First round (5 overall):
Mike Evans, WR, Texas A&M
This is assuming that Jadeveon Clowney, Khalil Mack and Sammy Watkins are gone.
What do Calvin Johnson, Brandon Marshall, A.J. Green and Vincent Jackson all have in common? They are all 6'4" or taller. Mike Evans is a huge wide receiver from Texas A&M listed at 6'5", 231 lbs. Just his size alone makes him a match-up nightmare for NFL cornerbacks (average height of 5'10"). Add on to that size a 37-inch vertical and Evans is almost unstoppable when given a jump ball. He has great control of his body and catches the ball at its highest point. Evans has reliable hands and is a solid route-runner. He plays physical making him tough to press. For his size, he has impressive speed.
The last time the Raiders had a wide receiver eclipse 1,000 yards was when Randy Moss achieved the feat in 2005. That has to change if the Raiders want to become successful. Enter Mike Evans who can utilize his huge frame to box out defenders. He is the ultimate red zone weapon because of his size and leaping ability. Evans can become an Andre Johnson 2.0 for Matt Schaub.
With Clowney, Watkins, Mack and Robinson gone, Jake Matthews and Mike Evans are the two best available players. Coincidently, one of the Raiders top needs is a wide receiver. By taking Evans, the Raiders are taking one of the best available players and filling a big need.
Second round (36 overall):
Bradley Roby, CB, Ohio State
Bradley Roby has a tremendous skill set. At the NFL Scouting Combine, he ran a blazing 4.39 40-yard dash. He also posted a 38 1/2 inch vertical. Roby has good size with thin ankles and large hands. He has loose hip and turns very quickly. In the air, Roby has great control of his body and catches the ball at its highest point. He has great acceleration and when he occasionally loses a step, he shows great recovery speed. Roby is very physical and is not afraid to provide run support. He is a dangerous blitzer and kick blocker.
I had Bradley Roby as the number five cornerback in my defensive position rankings, but he very easily could be higher. Only Justin Gilbert has more potential than Roby. In 2012, he looked like the best cornerback in college football. But in 2013, his production slipped, and so did his draft stock. If he was more consistent last year and did not have character concerns, Roby would be a top ten pick and the number one cornerback in the draft.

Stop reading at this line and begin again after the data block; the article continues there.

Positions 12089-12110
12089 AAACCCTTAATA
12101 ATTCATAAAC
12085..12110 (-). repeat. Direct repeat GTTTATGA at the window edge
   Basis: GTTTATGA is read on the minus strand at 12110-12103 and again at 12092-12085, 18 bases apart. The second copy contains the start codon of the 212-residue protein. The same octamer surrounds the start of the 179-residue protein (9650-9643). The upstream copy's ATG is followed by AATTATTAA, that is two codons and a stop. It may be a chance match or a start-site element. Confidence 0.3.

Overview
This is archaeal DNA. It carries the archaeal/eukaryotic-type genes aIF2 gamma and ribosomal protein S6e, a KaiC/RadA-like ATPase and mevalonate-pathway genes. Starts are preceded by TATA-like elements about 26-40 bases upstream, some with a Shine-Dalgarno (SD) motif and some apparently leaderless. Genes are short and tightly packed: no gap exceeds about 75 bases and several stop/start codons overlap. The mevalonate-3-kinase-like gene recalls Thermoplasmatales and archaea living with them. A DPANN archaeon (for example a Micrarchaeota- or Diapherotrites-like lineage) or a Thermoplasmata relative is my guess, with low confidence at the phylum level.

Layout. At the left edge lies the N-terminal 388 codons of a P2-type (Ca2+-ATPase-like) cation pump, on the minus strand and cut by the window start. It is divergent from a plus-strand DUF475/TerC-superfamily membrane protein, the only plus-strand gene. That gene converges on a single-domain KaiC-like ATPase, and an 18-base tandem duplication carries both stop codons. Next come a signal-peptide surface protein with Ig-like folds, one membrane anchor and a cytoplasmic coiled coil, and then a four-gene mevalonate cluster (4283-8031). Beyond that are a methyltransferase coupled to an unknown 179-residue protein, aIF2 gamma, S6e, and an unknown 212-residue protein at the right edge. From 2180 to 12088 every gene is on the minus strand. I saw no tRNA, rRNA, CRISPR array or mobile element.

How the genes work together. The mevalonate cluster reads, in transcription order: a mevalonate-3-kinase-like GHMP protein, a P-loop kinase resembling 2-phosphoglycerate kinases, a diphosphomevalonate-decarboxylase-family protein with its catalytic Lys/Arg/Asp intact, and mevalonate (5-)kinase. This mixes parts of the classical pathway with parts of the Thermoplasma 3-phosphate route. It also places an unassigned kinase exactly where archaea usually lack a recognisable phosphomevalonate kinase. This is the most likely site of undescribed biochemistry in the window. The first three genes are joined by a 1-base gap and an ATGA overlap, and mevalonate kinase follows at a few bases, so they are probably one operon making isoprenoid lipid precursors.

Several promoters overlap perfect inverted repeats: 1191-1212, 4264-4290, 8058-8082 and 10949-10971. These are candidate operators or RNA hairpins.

However, he has now likely slipped out of the first round. This is what might potentially make Bradley Roby the steal of the draft. Like I mentioned, he has the second highest ceiling of any cornerback. But unlike Justin Gilbert, Roby can be selected in the early second round.
Adding Roby to the defensive backfield would give the Raiders a strong group with young talent and veterans. Tarell Brown and Carlos Rogers add experience but are both only signed to one-year contracts. D.J. Hayden should improve with a full offseason under his belt. That would leave Hayden and Roby as the long-term cornerbacks in Oakland.
Third round (67 overall):
Trent Murphy, DE, Stanford
Trent Murphy was the heart and soul of a dominant Stanford defense. He had outstanding production against tough competition in the Pac-12. Although Murphy played 3-4 outside linebacker at Stanford, he has the size and athleticism to convert to a 4-3 defensive end in the NFL. He has long limbs and plenty of room to add muscle. Murphy is very instinctive and smart. His hands (11 1/8 inches) were the biggest of any player at the NFL Scouting Combine. Murphy is very physical and has an outstanding motor. He is a hardworking player that will keep the rest of the team accountable.
In the offseason, the Raiders lost both their starting defensive ends (Lamarr Houston and Justin Hunter). They filled the hole by signing Justin Tuck and Lamarr Woodley. Both were signed to only two-year contracts. With the addition of Trent Murphy, he can learn behind both Tuck and Woodley while giving Woodley competition at the same time. In two years, Murphy could take over as the starting defensive end for the Raiders. He has the potential to be an impact player and leader on the defensive line.
Fourth round (107 overall):
David Yankey, OG, Stanford